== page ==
The Arctic Monkeys was curtailed by the fact that everyone else had come to a similar decision, leaving the tent so full the crowd outside was stood ten deep. Were they worth it? Answers on a postcard. Leaving our simian sighting urge unfufilled, the short hop towards the NME stage was completed in time to see sometime Hollywood ‘superstar’ Juliette Lewis ending her and The Licks show with a spot of crowd surfing. Dressed in a skin-tight red jumpsuit it was, I’m told, a move that was immensely well received by those possessing a Y-chromosome and standing in the first few rows.
For the first time this weekend, the unwelcome spectre of two great bands being on at exactly the same time reared its ugly visage. So Yeti or The Kills. Yeti? Kills? The Kills slightly earlier starting time meant they won out. With VV prowling about the stage like an insane Polar bear rescued from an Eastern Bloc zoo and Hotel unleashing metallic hell with his guitar, they are staggeringly compelling live. To such an extent, that when the drum machine had a fit VV entertained us by well, breathing into her mic. And it says a great deal about the hold they had that thousands of people just stared straight back in deathly silence, absolutely transfixed. Slightly more animated, and dare I say, even slightly happier than usual we got a “Fuck Reading, Leeds is where it’s at”, and even the hint of a smile as they left.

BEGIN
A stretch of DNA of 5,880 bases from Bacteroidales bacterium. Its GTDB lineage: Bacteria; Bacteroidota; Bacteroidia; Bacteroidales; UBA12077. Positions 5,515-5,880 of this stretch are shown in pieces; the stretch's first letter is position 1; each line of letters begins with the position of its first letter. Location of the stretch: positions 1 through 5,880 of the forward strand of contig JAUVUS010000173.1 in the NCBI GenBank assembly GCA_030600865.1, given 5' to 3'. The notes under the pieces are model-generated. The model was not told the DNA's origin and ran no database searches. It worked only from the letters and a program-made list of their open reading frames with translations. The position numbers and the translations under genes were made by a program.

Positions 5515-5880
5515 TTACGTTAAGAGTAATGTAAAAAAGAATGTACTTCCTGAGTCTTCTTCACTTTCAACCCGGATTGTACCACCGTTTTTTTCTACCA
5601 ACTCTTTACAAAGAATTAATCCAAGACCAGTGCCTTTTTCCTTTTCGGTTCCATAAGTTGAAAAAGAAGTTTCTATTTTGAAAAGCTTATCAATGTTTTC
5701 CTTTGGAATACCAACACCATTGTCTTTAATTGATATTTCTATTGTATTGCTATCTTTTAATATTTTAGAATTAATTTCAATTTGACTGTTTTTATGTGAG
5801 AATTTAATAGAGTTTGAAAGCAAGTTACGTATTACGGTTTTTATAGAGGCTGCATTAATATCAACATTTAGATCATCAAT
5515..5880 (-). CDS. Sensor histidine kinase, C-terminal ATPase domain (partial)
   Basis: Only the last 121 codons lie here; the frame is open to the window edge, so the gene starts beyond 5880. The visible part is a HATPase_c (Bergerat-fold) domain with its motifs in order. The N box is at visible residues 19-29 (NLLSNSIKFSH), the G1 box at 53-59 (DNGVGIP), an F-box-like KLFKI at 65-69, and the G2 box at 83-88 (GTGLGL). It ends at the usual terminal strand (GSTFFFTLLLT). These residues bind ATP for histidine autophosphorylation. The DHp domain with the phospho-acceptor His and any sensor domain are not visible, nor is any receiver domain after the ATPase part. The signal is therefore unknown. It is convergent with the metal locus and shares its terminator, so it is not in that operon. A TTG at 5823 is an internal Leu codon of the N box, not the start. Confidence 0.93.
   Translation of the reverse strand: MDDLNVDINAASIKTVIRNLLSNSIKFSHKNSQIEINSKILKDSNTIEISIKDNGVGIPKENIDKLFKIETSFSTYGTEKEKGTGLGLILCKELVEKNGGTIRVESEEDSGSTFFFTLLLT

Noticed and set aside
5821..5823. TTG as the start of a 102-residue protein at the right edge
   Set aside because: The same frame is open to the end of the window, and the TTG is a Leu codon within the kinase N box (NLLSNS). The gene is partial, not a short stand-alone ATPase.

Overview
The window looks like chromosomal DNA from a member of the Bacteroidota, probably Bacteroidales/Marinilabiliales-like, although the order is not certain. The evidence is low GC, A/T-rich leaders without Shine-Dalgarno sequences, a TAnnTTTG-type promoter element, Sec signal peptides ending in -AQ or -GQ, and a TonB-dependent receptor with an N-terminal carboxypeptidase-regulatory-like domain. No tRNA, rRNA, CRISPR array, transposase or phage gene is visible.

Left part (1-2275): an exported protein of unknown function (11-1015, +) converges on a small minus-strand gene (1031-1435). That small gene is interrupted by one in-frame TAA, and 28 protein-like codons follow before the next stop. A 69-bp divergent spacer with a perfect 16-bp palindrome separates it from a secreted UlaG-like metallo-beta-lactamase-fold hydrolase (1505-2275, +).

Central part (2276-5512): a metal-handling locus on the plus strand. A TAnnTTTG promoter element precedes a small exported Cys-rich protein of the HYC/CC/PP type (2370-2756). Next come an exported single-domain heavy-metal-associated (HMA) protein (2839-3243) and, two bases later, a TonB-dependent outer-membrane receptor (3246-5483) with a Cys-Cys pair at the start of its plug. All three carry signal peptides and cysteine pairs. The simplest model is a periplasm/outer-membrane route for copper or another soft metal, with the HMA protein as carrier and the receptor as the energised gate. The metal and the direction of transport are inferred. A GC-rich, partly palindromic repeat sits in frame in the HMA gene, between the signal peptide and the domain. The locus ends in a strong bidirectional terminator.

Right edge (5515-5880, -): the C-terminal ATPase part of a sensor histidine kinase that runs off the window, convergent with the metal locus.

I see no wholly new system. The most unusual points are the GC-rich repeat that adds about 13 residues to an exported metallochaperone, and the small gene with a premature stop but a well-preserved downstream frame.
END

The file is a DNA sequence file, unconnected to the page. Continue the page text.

No hints of smiles after Arcade Fire. Massive face splitting, teeth bearing, joyous grins instead. The many membered, dapper Canadians were sublime and, as is usual at their live performances, seemed to be enjoying it as much as the crowd. Their enjoyment was infectious, and a heroic Wake Up and an unexpected performance of Headlights Look Like Diamonds were two of the high points in a grandiose, orchestral set. They even managed to run ten-minutes into the Babyshambles‘ freak show, and I doubt many would have complained had it been more.
The final brace of bands were the two closing the main stage, The Foo Fighters and those sons of a preacher man, Kings Of Leon. Although, shamefully, having missed the first fifteen minutes we decided to use their set as an opportunity to eat, drink and have a little sit down. But I will mention that the drummer should grow his beard again and that Caleb should never, ever tie his hair back like that again.
Last on, David Grohl and his Foo Fighters brought Leeds to a close. And while Grohl’s tendency to scream “COME ON!!!” before every single chorus quickly became annoying, it was the solitary part of the performance that rankled. Yeah, Dave Grohl nicest man in rock, blah, blah, blah, but even when screaming bloody murder you look and go, “Aww. Bless…” And we even got to see Grohl back where he started, sat behind a set of drums, even if the dumb surf rock of the song performed (Cold Day In The Sun from In Your Honour) is barely worth a mention in the context of the Foo’s back catalogue.